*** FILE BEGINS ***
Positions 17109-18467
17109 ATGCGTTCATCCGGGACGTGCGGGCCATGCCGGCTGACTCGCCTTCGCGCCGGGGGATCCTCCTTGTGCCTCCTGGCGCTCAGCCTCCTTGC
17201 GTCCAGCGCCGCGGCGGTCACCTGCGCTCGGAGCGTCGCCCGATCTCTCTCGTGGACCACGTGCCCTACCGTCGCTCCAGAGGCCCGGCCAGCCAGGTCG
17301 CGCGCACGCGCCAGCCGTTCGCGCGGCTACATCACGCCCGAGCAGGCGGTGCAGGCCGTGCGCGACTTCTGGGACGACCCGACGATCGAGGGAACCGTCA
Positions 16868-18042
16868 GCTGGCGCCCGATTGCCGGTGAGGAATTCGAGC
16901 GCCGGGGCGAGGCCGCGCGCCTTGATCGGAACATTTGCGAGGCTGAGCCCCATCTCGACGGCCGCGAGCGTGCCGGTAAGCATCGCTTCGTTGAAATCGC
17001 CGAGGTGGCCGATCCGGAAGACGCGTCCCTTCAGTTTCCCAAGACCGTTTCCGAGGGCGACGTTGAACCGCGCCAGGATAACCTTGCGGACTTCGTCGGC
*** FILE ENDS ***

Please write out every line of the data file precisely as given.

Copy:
Positions 17109-18467
17109 ATGCGTTCATCCGGGACGTGCGGGCCATGCCGGCTGACTCGCCTTCGCGCCGGGGGATCCTCCTTGTGCCTCCTGGCGCTCAGCCTCCTTGC
17201 GTCCAGCGCCGCGGCGGTCACCTGCGCTCGGAGCGTCGCCCGATCTCTCTCGTGGACCACGTGCCCTACCGTCGCTCCAGAGGCCCGGCCAGCCAGGTCG
17301 CGCGCACGCGCCAGCCGTTCGCGCGGCTACATCACGCCCGAGCAGGCGGTGCAGGCCGTGCGCGACTTCTGGGACGACCCGACGATCGAGGGAACCGTCA
Positions 16868-18042
16868 GCTGGCGCCCGATTGCCGGTGAGGAATTCGAGC
16901 GCCGGGGCGAGGCCGCGCGCCTTGATCGGAACATTTGCGAGGCTGAGCCCCATCTCGACGGCCGCGAGCGTGCCGGTAAGCATCGCTTCGTTGAAATCGC
17001 CGAGGTGGCCGATCCGGAAGACGCGTCCCTTCAGTTTCCCAAGACCGTTTCCGAGGGCGACGTTGAACCGCGCCAGGATAACCTTGCGGACTTCGTCGGC